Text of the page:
quarta-feira, 7 de maio de 2014

Piketty: pela esquerda e pela direita

O número de resenhas e artigos dedicados à tradução inglesa de Capital no Século XXI do economista francês Thomas Piketty crescem dia a dia. Em um ensaio para o periódico Boston Review, Mike Konczal compilou algumas dessas resenhas de acordo com o espectro ideológico de seu autor. Para os críticos à direita, a obra falharia ao não modelar (e consequentemente recomendar) um nível ótimo de desigualdade para o bom funcionamento da sociedade. Já para os críticos de esquerda, além de excessivamente formalizado, os argumentos de Piketty sobre o crescimento constante da desigualdade - caso verdadeiros - tornariam inúteis reformas pontuais nos mercados de trabalho e financeiro. Contra a tendência reformista dos debates recentes sobre igualdade, a única solução seria justamente a saída marxista: retomar o capital acumulado por agentes privados. O artigo vale a leitura pelo modo claro e direto que apresenta os argumentos de Piketty. 

Thomas Picketty (Foto: Emmanuelle Marchadour)


And here I think this book signals a major change in the debate over inequality.
First, the rosy picture that economists have painted about the nature of inequality has been displaced. The idea that labor’s share of the economy is more or less fixed, an essential element of the mantra that a rising tide lifts all boats, has been dealt a serious, if not fatal, blow.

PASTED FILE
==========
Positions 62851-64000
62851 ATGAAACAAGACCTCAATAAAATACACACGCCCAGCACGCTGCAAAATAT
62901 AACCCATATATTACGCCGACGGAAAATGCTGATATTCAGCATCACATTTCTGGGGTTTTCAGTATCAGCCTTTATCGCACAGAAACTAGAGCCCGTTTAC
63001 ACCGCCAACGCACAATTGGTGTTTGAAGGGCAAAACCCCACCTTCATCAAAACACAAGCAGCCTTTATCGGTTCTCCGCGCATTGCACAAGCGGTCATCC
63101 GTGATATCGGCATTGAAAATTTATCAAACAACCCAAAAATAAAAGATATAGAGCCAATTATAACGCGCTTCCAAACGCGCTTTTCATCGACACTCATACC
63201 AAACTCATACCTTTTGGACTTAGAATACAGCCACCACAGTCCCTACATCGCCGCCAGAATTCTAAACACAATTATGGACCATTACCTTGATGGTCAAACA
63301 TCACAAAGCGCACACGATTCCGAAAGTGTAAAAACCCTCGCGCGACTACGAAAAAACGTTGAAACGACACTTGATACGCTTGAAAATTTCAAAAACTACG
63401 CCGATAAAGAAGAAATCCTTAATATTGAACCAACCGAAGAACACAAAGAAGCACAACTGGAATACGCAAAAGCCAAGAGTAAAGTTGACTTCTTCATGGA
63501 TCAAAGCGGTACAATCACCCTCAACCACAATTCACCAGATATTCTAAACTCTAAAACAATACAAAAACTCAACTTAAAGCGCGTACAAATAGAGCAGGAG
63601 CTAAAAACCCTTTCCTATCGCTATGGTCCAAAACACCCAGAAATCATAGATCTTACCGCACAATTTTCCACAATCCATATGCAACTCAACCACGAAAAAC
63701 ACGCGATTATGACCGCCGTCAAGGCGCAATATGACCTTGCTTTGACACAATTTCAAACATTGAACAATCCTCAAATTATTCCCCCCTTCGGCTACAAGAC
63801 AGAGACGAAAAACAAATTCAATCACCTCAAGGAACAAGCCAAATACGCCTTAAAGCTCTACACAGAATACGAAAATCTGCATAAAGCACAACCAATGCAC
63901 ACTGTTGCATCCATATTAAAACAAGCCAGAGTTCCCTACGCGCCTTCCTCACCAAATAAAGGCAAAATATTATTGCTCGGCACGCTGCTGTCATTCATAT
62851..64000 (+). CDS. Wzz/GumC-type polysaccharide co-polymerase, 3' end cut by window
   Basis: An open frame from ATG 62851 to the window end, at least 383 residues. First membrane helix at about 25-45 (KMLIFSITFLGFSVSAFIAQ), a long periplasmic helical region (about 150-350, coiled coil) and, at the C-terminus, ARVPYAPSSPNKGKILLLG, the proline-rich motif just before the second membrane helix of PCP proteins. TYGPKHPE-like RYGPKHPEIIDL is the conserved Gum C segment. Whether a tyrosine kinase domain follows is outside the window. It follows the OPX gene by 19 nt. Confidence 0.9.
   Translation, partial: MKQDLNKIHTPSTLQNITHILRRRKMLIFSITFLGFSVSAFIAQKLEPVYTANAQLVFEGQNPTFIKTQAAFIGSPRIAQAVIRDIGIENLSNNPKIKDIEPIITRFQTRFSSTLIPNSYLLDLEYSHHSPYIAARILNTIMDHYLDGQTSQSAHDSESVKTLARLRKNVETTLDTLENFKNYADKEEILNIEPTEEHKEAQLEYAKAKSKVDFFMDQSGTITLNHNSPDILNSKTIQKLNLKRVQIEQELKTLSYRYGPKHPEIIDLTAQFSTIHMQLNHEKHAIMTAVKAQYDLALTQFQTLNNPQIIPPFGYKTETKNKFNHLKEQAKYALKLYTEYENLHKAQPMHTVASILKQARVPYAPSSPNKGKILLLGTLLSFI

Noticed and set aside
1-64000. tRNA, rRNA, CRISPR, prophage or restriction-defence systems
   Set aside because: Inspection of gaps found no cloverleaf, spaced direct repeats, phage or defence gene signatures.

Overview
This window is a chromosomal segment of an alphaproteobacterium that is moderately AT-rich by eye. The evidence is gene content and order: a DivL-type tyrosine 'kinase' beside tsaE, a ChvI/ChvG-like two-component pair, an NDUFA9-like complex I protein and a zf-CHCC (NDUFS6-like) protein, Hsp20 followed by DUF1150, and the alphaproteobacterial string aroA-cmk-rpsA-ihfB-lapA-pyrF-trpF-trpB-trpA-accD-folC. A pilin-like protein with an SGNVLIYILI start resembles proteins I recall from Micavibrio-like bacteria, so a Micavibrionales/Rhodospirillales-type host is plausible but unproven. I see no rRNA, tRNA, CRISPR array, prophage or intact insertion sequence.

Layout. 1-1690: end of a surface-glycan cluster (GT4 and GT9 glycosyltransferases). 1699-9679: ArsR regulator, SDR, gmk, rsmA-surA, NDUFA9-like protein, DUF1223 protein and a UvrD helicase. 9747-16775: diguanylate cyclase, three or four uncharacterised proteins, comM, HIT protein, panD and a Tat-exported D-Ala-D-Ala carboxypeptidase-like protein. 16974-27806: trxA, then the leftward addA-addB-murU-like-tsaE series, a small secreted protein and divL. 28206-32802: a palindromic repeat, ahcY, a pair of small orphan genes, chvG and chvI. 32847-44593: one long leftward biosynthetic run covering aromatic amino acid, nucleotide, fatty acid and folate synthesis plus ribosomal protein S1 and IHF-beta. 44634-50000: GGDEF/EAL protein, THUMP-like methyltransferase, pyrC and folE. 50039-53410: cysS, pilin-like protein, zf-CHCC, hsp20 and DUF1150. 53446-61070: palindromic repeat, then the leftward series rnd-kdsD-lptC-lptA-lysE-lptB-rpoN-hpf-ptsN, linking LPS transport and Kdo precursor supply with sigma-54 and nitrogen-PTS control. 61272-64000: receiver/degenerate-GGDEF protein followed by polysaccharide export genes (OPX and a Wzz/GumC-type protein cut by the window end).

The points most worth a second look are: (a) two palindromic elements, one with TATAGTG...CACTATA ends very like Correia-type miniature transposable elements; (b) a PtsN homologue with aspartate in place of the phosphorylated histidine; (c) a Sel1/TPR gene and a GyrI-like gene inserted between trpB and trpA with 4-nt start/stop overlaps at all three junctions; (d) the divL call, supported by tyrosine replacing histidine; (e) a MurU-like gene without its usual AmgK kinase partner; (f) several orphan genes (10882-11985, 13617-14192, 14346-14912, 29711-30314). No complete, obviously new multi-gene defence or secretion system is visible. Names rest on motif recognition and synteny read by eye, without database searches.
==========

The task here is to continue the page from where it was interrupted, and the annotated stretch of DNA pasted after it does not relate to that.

The idea that the inequality is necessary for a well-functioning society has also been thrown into question. In the wake of the financial crisis and Great Recession, more and more research institutions are finding that higher equality corresponds to better growth, or at least has no negative effect. The causation here might be difficult to prove, but the research suggests that we can no longer take for granted that that growing inequality is a necessary evil for a better economy.
Second, the debate over wealth and taxes is back. Many economists argue that capital income shouldn’t be taxed at all, since it is unfair to tax people because they happen to save, as if it is simply a choice in the marketplace. There are, however, significant advantages to owning wealth, including security, political power, the ability to direct private investment, and much more. These benefits need to be subject to democratic scrutiny.
Tax policy needs to go beyond raising revenues. Capital argues that high taxes can direct income towards more productive and less economically harmful uses, such as keeping incomes within in a firm rather than enriching super-managers; or inheritance taxes can help direct large fortunes toward use for the public good. In Piketty’s analysis, the decline of high marginal tax rates are the main culprit in the large growth of inequality internationally since the 1980s. Since this major transfer of resources didn’t cause an increase in economic productivity, the cost of undoing it will be minimal for the economy as a whole.